I’m new here.

And not just to the blog, but to Verity itself. It’s been almost six weeks since I began my journey with Verity. Time flies, and boy, are my arms tired.

But seriously.

For a long time, I was naïve to the ministrations and benefits of the Credit Union, and, even after living in Seattle for six years, I’d never heard, or seen, Verity. Granted, I was a college student, so paying attention to money was not at the top of my list. Sigh.

What I realize now, though, is that I was living in some dark times. I guess we all were. Really, it was black and white compared to the awesome orange of Verity. I learned enough in my first two hours of training to know that I was in the right place. I had joked with friends about selling my soul after graduate school, working for some corporation, doing what I needed to do to write in the evenings. In those first two hours, I realized I was at a place that would ultimately shift the way I thought about banks, about our financial system, about our world wide economy in general.

Who doesn’t like a group of people agreeing to help each other out, to work, in fact, with other groups of people around the world to create a more nurturing, less oppressive and more community oriented financial institution (institutions, in fact)? What we miss, often, is people working together. Verity, indeed all credit unions, seems the perfect way to get away from the sterile environment of the ‘financial sector’ and get to a place where everyone is friendly, everyone is able to help, where Verity will do whatever they can to help you with whatever issues come your way. It isn’t a bank so much as a friend.

Now, I’ve begun my journey. And what a journey it has been. Short, yes, but I can see the path twisting and turning along the way. I can see it becoming much more than just a job. I actually feel like I’m part of something larger than myself, which is a strange, wonderful feeling. Instead of plying my talents at some thankless job, I’m working at a place that is all about looking to help people stay in their homes, keep their cars, not go bankrupt. It was a wonderful change.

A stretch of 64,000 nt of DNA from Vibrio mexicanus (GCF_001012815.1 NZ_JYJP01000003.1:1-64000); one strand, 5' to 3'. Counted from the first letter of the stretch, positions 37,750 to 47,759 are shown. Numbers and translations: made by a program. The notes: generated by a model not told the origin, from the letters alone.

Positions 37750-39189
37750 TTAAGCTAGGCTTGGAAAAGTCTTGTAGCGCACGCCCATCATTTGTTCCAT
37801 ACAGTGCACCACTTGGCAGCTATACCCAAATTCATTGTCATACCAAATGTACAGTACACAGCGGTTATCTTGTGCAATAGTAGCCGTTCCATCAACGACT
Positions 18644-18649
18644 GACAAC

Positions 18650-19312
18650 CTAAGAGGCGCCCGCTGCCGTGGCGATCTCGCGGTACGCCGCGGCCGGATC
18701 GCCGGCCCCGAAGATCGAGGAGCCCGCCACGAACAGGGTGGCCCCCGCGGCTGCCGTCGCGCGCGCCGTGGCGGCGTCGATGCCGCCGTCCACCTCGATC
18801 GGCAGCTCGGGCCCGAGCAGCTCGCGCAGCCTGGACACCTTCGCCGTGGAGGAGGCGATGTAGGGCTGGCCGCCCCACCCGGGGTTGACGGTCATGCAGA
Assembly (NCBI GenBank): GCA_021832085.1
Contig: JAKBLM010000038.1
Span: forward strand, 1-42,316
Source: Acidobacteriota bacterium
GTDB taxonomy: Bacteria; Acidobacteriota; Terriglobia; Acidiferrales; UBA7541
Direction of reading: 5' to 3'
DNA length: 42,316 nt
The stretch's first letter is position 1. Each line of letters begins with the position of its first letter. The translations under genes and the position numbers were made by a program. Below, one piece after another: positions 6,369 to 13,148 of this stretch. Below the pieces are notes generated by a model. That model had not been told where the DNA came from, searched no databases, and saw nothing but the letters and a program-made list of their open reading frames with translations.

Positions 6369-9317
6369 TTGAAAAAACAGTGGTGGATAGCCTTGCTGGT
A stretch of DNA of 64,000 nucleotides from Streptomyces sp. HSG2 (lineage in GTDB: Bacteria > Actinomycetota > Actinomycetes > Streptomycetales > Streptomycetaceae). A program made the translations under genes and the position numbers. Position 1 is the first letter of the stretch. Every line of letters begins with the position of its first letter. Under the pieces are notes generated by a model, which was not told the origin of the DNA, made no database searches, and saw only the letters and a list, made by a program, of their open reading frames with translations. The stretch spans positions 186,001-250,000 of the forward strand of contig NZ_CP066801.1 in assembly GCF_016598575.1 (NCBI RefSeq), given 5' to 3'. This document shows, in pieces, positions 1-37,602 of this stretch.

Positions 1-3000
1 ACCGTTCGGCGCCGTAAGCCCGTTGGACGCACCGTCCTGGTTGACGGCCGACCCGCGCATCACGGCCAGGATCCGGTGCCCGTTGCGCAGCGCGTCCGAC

I feel, now, as I continue to learn more about my job, about Verity, about the people who frequent my branch, that we are all off on a journey to the magical land of Oz, a band of ragtag misfits, shedding the way things used to be, the big banks, the large corporations, and we have the Emerald City in our sights (ironic, I know, that we are living in the Emerald City, yes). It’s going to be a long road, getting to the end, but I think we can get there, and I think we can gather so many more people with us as we go.

There will be more to share in the months go come, but for now, this is the introduction I have. As I learn more, as I shuffle my way through a new, unique business model at the Northgate Branch, there will be more to discuss, more to post about.

Until then, Kingston out.

Matthew Kingston

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One Response

  1. Sasha says:

    Welcome, Matt! It has been a pleasure to have you join Team Verity. It is refreshing to see that you view Verity and credit unions as friends. People helping people is principle #6.

    And the Oz references brought a big smile to my face – yes, we are all a ragtag bunch of misfits here – what we may be missing may be different from person to person, but I’d put money on one thing… that we all have a heart. 🙂

    Welcome to Our Voices! 🙂 Go Orange!

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